The authors would like to thank Mihai Cucuringu, Gesine Reinert and Jake Topping for their feedback. Both authors are supported by the EPSRC CDT in Modern Statistics and Statistical Machine Learning (EP/S023151/1) and the Alan Turing Institute (EP/N510129/1).


Appendix A Data

We consider the universe of NYSE equities spanning from 04-01-2000 to 31-12-2019 from Wharton’s CRSP database WRDS. The data consists of daily closing prices from which we compute daily log-returns. We also compute the average daily dollar volume that is traded for each equity. We subset to the 50 equities that have the largest average daily dollar volume. Any missing prices are forward-filled prior to the calculation of log-returns.

Factor returns were downloaded from Kenneth French’s data repository

The ETF ticker names used for volatility experiments are ‘SPY’, ‘IWM’, ‘EEM’, ‘TLT’, ‘USO’, ‘GLD’, ‘XLF’, ‘XLB’, ‘XLK’, ‘XLV’, ‘XLI’, ‘XLU’, ‘XLY’, ‘XLP’, ‘XLE’.

Appendix B Model Details

Each model is grid searched over its relevant hyper-parameters to maximise predictive performance on the validation set for each train-validation split of the data. In this Appendix, we provide details of the range of hyperparameter values searched over for each model.

Linear models in the Stationary, Window, DBF, GridSearchExp, GradExp and GradMixedDecay

cases were fit using ridge regression with a squared error loss function, where the range of ridge penalty values searched over is


  • GradExp, GradMixedDecay: For optimising

    on the validation set we use standard mini-batch stochastic gradient descent with momentum for all experiments, keeping the learning rate and momentum constant at 0.1 and 0.9 respectively. We perform 5 restarts

    444However, we have found that similar results can be obtained using a single run of gradient descent for most forgetting mechanisms and datasets. of gradient descent from a random initialisation per run. We used a batch size of 32 examples, and train for 50 epochs per restart. We then select the value of with the lowest overall validation loss for each method.

  • Window: For a time series of length , we grid search the length of the window over 25 values linearly spaced in .

  • GridSearchExp: We grid search in Equation (3) over 25 values. In order to ensure that the grid of values considered is of plausible a priori range, the grid is computed based on the window length grid which was searched over in the Window method. In particular, for each window length value considered, we select a value of that results in the GridSearchExp forgetting mechanism assigning almost all of its weight to the same span length.

  • ARIMA: The hyperparameters of ARIMA are the autoregressive lag , the differencing order and the number of moving average components . Following Kuznetsov2020, we grid search over . The model is fit using maximum likelihood under a Gaussian emission model brockwell2009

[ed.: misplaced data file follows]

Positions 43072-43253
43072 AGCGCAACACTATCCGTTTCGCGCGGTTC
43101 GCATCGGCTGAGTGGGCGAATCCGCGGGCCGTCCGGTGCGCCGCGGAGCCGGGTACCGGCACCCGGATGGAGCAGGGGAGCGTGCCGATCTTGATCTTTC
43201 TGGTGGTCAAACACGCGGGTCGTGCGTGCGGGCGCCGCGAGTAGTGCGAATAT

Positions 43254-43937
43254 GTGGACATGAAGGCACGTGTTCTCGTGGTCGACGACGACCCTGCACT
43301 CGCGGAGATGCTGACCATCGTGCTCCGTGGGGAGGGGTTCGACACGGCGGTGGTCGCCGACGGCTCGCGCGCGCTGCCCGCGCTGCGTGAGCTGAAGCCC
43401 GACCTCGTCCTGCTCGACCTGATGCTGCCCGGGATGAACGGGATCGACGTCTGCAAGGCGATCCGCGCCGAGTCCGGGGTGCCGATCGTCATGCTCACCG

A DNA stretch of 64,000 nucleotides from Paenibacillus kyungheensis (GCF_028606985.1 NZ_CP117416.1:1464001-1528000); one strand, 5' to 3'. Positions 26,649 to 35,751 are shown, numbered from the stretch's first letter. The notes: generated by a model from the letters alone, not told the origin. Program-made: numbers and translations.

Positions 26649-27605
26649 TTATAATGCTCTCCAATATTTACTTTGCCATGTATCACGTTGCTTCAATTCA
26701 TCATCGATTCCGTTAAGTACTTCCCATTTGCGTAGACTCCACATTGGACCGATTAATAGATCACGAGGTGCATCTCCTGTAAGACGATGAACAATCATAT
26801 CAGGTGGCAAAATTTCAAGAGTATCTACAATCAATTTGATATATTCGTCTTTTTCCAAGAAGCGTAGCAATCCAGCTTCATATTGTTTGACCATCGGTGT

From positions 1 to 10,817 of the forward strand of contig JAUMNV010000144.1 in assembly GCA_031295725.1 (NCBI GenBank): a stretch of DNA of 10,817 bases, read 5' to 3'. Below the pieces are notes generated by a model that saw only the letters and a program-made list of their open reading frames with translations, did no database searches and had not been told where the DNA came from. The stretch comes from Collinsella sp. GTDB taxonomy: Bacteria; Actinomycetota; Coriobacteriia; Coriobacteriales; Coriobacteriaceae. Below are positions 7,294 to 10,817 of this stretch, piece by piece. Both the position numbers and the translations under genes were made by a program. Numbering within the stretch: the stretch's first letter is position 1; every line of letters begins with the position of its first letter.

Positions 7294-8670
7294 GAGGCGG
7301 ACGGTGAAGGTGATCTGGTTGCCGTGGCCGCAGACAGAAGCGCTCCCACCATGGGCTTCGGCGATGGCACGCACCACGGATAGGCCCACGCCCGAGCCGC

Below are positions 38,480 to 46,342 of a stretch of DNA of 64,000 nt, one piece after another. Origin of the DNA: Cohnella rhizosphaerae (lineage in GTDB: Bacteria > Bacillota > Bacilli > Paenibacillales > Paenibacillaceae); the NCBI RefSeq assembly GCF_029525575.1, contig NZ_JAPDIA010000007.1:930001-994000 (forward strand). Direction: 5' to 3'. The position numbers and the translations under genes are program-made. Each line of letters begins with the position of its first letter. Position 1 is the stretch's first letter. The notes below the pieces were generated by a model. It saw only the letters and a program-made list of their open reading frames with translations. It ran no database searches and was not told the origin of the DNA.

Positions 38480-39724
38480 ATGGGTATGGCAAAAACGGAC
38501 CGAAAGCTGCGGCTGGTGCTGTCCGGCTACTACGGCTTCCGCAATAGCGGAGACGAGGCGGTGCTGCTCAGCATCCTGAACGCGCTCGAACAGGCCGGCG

• StateSpace: The state-space model’s observation equation is a linear model with Gaussian noise where the states correspond to the predictive model’s regression coefficients for the given problem. In the state equation, the states are updated with a Gaussian increment. The model is fit using maximum likelihood.

  • DBF: The DBF algorithm is an iterative two stage procedure that iteratively fits the predictive model and the weights in the ERM problem (see Kuznetsov2020, Section 7, Equation 14). Their procedure is run for 5 iterations. The lookback parameter, , corresponding to the window in which the discrepancy is thought to be bounded Kuznetsov2020 is set to the value used in the original paper . The DBF algorithm has two penalty parameters and , which correspond to regularisation on the weighting scheme and the model parameters. We grid search both of these parameters over the same grid as the ridge regression penalty.

Appendix C Bi-Level Optimisation for Deep Learning

In ongoing work not presented in this paper, we found that further considerations are required when the lower level problem has multiple local minima (as is the case when using a neural network as the predictive model). We have empirically found that flatness-aware learning SWA of the lower level problem is important for the stability and generalisation performance of the bi-level optimisation solution. We conjecture that this is because a sharp minima leads to a large Hessian condition number and therefore unstable inversion in Equation (1).

Secondly, we have observed that identity approximation to the Hessian in Equation 1 yields competitive results while reducing the computational cost of running bi-level optimisation using a highly-parameterised predictive model such as a neural network. A number of other Hessian approximation schemes have been proposed in the gradient hyper-parameter optimisation literature, see duv_hyp for a comparison of these approaches in the context of hyper-parameter optimisation.